PLAYOFFS 2013: Shadyside set for tough test
Preparations for the Division VII, Region 25 title game are winding down.
As Saturday’s game between Shadyside and Glouster Trimble draws closer, a big question is starting to resonate.
What is going to give?
It’s the Tigers running game that averages better than 330 yards a game against a Tomcats defense, which has yielded more than 95 rushing yards in a game only once this season.
On the other side of the coin, it’s Trimble’s diversified, ball-control offense against Shadyside’s stingy and hard-hitting defense.
It’s kind of like the irresistible force against the immovable object as the top two seeds vie at Zanesville’s Sulsberger Memorial Stadium at 7 p.m. with the survivor moving on to the Division VIII state tournament.
“We’re excited and we realize what kind of challenge is ahead of us,” said Shadyside head coach Mark Holenka, who has his Tigers in the regional final for the third time under his watch. “It’s been a good season, but as we’ve said before, someone’s going to be in tears Saturday night and of the eight teams left, seven are going to be crying before the year’s over, so we’re hoping it’s not us this year.”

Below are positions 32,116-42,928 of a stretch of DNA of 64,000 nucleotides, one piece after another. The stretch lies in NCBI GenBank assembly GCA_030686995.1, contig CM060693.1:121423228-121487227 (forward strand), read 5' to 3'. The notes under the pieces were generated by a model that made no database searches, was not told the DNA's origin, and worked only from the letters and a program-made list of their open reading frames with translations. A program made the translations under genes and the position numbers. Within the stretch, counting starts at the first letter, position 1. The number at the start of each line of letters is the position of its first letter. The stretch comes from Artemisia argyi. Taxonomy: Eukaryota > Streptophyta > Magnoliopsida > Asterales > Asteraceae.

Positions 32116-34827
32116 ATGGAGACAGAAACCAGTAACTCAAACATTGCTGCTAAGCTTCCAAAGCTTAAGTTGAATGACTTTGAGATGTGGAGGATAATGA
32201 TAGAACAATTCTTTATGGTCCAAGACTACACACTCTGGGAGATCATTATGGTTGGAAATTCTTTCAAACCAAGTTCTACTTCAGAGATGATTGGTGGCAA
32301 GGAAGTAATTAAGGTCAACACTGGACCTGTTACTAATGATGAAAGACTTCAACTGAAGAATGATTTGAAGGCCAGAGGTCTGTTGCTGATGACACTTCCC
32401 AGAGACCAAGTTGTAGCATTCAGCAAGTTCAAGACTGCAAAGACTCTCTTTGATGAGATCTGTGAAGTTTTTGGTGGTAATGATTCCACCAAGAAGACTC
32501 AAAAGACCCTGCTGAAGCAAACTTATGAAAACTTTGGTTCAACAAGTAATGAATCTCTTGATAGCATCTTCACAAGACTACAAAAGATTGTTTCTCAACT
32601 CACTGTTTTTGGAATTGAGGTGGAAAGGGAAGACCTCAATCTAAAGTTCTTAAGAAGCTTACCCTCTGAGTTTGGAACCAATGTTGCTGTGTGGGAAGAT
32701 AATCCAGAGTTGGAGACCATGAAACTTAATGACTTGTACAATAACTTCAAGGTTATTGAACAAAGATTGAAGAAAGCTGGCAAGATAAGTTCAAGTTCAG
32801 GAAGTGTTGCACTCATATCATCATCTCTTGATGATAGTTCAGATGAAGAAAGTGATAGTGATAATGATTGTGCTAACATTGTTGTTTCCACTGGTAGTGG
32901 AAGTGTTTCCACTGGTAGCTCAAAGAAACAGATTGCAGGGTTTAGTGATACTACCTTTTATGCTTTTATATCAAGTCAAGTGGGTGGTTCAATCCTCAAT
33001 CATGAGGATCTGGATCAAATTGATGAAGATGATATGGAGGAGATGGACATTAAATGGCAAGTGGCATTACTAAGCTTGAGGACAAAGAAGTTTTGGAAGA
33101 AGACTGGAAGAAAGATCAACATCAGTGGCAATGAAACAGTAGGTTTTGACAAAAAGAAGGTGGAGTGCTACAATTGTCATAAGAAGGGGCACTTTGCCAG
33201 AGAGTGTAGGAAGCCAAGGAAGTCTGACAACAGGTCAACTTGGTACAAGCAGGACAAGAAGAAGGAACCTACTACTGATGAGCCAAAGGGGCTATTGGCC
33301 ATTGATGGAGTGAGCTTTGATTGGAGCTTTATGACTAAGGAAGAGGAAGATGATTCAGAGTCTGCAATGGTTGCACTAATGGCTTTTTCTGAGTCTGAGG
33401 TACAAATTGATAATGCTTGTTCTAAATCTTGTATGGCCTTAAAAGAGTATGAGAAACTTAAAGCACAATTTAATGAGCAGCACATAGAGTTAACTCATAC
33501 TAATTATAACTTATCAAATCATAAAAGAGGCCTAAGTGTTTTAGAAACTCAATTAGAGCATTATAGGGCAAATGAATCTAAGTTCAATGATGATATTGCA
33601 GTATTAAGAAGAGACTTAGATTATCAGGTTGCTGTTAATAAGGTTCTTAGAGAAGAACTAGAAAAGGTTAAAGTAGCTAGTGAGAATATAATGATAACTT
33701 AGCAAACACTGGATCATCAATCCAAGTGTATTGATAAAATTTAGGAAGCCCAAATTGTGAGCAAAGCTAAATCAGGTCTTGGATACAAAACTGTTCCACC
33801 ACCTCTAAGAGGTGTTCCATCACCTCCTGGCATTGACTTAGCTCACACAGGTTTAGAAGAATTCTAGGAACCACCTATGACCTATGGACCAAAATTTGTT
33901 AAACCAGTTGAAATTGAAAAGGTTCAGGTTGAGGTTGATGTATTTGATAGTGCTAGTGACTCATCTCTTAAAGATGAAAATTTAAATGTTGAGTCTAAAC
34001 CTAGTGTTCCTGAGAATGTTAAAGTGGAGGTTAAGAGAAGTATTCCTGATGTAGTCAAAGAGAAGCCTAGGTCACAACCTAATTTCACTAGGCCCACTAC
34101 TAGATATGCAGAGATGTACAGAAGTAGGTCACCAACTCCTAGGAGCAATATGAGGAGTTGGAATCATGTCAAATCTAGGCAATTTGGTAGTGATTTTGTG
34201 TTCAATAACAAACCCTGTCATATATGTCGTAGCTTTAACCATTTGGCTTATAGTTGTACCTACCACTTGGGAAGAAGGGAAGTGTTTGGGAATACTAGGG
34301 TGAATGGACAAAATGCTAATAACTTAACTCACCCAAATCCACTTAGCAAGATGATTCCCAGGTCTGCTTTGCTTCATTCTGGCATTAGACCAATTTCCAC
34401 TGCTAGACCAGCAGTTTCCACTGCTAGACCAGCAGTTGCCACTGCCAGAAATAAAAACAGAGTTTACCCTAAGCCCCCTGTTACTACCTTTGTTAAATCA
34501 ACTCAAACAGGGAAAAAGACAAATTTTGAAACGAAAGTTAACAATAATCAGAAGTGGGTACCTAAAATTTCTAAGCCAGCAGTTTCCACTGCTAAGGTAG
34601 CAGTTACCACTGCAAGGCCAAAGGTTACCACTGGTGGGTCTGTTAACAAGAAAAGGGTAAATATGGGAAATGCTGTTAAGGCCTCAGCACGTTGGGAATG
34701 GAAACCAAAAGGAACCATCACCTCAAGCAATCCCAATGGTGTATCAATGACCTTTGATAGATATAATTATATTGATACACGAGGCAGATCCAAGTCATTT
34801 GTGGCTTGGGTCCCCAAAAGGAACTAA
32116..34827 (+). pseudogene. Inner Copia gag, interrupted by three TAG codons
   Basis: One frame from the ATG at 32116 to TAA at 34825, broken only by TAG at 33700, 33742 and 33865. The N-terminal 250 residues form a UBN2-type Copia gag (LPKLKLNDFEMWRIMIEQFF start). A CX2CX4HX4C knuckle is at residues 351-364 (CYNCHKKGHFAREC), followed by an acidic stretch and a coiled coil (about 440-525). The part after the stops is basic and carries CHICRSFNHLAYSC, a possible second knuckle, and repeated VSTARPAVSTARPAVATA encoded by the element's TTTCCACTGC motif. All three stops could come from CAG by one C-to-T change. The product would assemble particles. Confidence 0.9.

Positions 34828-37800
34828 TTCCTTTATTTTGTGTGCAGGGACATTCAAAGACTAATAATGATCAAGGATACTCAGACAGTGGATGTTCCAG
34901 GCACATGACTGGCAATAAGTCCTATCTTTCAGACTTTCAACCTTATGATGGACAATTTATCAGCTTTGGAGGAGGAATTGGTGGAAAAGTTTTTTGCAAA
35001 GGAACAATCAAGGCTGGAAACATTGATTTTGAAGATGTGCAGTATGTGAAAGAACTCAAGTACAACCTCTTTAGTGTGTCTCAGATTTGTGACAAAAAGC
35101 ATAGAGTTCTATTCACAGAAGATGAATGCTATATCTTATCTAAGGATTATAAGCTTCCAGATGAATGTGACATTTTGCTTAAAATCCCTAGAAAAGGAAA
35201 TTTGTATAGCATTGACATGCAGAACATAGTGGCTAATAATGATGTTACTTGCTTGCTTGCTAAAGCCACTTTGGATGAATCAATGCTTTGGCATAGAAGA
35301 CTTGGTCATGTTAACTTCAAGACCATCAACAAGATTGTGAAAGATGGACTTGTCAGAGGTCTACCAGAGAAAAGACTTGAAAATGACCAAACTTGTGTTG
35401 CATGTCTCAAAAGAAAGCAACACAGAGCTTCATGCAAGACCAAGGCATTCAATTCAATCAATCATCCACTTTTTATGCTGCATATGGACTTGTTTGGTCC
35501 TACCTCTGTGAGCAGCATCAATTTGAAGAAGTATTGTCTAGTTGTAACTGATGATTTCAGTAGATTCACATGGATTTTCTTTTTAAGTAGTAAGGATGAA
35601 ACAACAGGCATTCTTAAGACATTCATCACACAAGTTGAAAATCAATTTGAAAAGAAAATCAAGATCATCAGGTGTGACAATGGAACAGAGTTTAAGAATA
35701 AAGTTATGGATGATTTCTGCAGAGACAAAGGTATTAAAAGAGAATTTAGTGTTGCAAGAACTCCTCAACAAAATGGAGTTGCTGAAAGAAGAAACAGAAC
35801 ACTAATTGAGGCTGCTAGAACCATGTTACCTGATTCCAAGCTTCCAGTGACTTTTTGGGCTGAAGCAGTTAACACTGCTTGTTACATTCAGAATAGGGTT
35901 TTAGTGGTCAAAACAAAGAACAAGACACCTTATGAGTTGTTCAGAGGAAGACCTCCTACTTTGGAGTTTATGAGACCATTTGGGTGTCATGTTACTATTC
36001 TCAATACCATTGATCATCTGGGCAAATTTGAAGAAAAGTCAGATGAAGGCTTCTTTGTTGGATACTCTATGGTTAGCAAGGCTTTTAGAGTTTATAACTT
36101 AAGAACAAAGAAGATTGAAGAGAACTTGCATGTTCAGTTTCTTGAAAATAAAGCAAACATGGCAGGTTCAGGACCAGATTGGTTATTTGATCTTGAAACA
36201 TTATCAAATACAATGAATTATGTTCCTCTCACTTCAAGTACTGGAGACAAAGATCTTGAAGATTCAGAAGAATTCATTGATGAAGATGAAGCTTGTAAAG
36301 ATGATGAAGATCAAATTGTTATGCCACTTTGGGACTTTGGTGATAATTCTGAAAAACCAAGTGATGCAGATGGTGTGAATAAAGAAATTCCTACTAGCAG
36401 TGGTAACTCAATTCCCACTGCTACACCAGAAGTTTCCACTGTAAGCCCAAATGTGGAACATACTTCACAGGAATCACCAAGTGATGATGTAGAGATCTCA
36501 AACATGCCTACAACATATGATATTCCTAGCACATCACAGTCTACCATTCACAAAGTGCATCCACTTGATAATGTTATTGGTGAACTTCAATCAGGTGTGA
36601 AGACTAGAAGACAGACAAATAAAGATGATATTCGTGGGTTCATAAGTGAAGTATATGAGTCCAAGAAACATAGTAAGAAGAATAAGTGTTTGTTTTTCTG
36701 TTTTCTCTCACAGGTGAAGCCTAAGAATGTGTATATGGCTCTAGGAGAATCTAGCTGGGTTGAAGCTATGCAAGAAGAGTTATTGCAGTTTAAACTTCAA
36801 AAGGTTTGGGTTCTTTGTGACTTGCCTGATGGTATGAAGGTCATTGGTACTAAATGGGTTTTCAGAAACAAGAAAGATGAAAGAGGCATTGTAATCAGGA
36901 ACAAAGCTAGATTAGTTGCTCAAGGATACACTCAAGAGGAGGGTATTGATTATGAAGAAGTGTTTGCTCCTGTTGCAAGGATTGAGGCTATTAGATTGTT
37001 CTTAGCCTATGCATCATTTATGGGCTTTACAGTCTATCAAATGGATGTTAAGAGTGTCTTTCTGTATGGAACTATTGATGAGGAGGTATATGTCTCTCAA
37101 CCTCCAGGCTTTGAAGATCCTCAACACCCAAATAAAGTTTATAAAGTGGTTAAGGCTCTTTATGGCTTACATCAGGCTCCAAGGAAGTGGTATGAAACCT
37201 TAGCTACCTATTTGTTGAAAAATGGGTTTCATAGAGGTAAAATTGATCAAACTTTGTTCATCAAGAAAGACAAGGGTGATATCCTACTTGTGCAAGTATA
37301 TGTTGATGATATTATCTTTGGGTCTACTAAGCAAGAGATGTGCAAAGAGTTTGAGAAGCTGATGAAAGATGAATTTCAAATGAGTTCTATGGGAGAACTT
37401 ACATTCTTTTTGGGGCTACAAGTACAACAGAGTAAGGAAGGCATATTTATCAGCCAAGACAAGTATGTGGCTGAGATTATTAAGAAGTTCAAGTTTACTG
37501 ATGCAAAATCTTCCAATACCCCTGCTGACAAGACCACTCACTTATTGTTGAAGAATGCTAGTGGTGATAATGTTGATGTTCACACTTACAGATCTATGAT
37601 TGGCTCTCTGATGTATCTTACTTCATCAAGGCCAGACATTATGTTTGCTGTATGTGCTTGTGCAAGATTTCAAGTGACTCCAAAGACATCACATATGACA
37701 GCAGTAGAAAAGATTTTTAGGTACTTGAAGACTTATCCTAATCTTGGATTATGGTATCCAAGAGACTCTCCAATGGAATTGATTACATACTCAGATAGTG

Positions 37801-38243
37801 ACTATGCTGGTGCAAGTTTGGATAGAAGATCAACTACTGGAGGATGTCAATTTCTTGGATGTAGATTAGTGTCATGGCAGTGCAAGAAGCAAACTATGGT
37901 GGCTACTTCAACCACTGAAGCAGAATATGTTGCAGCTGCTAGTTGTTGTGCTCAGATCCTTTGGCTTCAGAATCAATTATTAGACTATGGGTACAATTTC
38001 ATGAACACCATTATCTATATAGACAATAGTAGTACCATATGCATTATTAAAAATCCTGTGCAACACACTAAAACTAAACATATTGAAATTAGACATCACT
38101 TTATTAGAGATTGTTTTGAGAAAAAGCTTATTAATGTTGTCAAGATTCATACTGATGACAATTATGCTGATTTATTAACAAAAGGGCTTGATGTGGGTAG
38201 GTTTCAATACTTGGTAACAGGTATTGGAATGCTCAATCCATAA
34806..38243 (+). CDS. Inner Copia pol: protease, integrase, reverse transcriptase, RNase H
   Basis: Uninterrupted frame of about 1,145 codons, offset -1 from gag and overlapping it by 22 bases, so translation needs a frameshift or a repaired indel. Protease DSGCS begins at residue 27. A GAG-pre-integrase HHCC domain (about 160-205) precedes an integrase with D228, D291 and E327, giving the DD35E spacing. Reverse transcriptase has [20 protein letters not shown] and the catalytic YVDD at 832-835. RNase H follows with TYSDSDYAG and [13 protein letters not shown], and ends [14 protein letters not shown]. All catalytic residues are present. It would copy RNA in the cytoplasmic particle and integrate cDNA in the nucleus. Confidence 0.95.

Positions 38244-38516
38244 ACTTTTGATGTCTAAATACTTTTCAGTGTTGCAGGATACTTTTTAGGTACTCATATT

For Shadyside, it’s the 15th appearance in the tournament overall and the Tigers are seeking their fifth regional championship, but first since advancing to the state title game in 2010.
Trimble, meanwhile, is in its 10th appearance in the tournament and are in the regional final for the second straight season. The Tomcats, like the Tigers, are 12-0 for the first time in school history. Last season, their season came to an end at this level at the hands of eventual state runnerup Newark Catholic.
“We’re excited and hoping to keep it going,” said Trimble head coach Phil Faires. “We’re well aware of Shadyside’s tradition and past playoff success.”